Contrast these two sentences with "may" in the one case and "shall" in the other. If you take into account the debate that took place at the time there is no doubt that "shall" there is obligatory. There is a definite obligation on the Oireachtas on the Petition. It does not say on the receipt or on the presentation of the Petition, but "on the Petition." Why was it put in by lawyers? I have seen the draft signed by three of the judges either of the Supreme Court or of the High Court. I gave the names when I introduced the Petition. Are we going to assume that these people did not know what they were doing, just the same as we are asked to assume in connection with Article 17, that Lord Birkenhead did not know how to make a thing obligatory or not in his draft? I say here that that was deliberately put in to compel the Oireachtas on a Petition being signed, and not to give the Oireachtas the simple way, and by saying, "Oh, no, we will not look at this Petition of yours. You may sign it as long as you like, but by the simple process of turning our backs and refusing to receive it we can get out of any obligation to receive it." I say there is a moral obligation, and that anyone who wishes to perform his moral obligation is bound to receive it, on its being signed when he satisfies himself that it fulfils the particular provision made there. Now what are the provisions made in Article 48? The provisions made there are that it shall be signed by not less than "seventy-five thousand voters on the register, of whom not more than fifteen thousand shall be voters in any one constituency." The Oireachtas is bound, and this Dáil, as part of the Oireachtas, is bound to do its share when the Petition has been signed and presented, or rather when made aware of the fact that it is signed it is bound to fulfil its obligation in this matter. I say you are not fulfilling your moral obligation, as imposed by this Constitution, if you try to get rid of it by the simple process of saying you are not taking it; "you may present your bill, but I am not going to examine the account and pay my debts."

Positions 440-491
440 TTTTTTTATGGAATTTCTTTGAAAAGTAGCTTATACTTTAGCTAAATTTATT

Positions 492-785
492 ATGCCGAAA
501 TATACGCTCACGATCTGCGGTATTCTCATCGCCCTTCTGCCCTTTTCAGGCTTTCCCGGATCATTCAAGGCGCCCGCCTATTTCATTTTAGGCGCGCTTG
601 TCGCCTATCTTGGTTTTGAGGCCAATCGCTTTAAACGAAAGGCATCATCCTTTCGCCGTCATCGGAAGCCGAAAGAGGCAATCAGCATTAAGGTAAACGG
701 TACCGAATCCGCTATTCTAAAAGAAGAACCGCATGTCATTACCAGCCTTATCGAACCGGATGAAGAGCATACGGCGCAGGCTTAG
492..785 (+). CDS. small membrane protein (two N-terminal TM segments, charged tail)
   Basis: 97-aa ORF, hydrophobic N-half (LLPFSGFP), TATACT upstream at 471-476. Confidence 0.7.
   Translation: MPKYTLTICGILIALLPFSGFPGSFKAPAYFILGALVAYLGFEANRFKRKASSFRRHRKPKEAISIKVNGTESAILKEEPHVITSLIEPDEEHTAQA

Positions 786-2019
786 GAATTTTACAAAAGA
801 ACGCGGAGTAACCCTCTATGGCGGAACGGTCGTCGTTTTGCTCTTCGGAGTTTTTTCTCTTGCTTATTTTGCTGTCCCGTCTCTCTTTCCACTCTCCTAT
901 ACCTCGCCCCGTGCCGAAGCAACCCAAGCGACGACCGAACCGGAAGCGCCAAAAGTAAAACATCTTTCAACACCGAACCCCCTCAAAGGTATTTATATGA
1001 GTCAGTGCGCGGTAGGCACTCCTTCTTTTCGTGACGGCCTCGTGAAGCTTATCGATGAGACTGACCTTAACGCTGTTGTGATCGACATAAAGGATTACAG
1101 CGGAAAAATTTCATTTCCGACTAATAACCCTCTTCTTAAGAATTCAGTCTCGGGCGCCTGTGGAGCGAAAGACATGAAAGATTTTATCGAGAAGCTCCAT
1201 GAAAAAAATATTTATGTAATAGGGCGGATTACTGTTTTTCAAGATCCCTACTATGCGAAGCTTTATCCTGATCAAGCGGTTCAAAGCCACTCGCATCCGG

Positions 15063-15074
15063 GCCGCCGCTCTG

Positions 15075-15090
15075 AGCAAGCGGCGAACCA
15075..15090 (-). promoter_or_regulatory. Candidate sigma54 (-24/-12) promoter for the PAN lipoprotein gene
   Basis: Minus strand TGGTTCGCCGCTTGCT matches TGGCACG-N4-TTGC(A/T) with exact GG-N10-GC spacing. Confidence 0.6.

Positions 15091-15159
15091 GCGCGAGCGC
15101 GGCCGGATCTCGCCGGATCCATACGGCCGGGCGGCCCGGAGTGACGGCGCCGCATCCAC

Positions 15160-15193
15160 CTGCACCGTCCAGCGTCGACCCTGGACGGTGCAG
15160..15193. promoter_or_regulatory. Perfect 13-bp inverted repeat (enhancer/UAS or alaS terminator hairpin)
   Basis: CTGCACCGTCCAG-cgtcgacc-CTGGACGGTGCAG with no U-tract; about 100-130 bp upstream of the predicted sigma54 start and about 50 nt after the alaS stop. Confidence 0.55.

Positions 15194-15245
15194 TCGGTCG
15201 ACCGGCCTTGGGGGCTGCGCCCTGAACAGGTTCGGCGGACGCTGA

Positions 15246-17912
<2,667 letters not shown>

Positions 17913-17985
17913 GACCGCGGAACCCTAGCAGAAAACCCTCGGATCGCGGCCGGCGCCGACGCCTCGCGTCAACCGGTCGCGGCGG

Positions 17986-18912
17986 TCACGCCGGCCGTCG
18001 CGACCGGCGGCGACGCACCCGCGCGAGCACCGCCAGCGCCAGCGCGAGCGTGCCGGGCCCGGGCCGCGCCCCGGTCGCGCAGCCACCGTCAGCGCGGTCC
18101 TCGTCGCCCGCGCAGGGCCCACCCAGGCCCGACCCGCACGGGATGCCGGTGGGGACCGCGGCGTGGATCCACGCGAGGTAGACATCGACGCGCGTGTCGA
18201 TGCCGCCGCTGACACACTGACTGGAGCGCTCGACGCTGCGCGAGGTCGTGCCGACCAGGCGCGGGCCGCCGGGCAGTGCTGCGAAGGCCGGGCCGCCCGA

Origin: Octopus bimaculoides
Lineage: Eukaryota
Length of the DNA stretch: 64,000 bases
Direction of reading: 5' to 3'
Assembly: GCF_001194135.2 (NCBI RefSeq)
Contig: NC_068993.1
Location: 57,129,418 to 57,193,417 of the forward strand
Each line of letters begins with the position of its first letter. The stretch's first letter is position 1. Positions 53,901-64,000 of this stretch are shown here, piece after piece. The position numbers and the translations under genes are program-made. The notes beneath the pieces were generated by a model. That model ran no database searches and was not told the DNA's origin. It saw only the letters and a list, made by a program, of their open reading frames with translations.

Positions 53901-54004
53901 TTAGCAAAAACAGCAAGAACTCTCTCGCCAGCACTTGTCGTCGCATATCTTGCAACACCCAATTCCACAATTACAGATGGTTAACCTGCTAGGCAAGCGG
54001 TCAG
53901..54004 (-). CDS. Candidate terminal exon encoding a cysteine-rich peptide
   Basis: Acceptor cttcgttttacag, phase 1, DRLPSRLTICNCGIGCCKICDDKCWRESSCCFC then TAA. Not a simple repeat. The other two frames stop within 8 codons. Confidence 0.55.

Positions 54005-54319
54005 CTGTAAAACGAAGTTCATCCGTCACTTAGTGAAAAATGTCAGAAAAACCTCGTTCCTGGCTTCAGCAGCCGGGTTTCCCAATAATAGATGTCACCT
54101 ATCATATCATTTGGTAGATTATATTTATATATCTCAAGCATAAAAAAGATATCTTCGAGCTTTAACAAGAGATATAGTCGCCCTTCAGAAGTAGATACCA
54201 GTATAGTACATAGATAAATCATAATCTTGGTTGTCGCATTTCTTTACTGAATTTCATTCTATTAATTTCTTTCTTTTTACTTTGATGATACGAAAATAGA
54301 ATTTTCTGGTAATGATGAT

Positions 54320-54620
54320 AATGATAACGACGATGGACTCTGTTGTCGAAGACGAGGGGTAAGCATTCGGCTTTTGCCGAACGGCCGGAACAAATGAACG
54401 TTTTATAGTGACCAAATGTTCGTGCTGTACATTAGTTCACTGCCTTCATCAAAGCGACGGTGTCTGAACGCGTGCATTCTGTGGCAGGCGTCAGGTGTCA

Now what is it the Oireachtas is compelled to do? What is it that is made mandatory on the Oireachtas to do on being made aware of the signing of this Petition? It should, of course, satisfy itself, in the first place, by the setting up of examiners that the Petition is of the character indicated or intended in this particular Article. It should satisfy itself, that seventy-five thousand voters, of whom not more than fifteen thousand voters have come from any one constituency, have signed it. I hold that once this Petition is brought to its notice, as having been duly signed, it is the business of the Oireachtas to set up examiners to see whether the conditions here imposed are being fulfilled, and when that is done and if it cannot show that the conditions have been violated, then I say it is its duty to do one of two things made mandatory in the Article. What are the two things? One is that it should make provision for the Initiative. Those are precisely the terms of the Petition which has been signed. I shall take that Petition later and do some of the parsing on it that Professor Thrift did on some of the Articles on the Constitution. The Petition was most carefully drawn up. I knew perfectly well, from the attitude of the Executive Council, that if there was any chance by any legal quibble they would get out of their obligations. And in order to make sure that they could not get out of their obligations I got it drafted by the best legal authority that I could find, and one by the way who is not associated with our political Party, who could take a calm, impartial view, and who did it from a purely legal standpoint.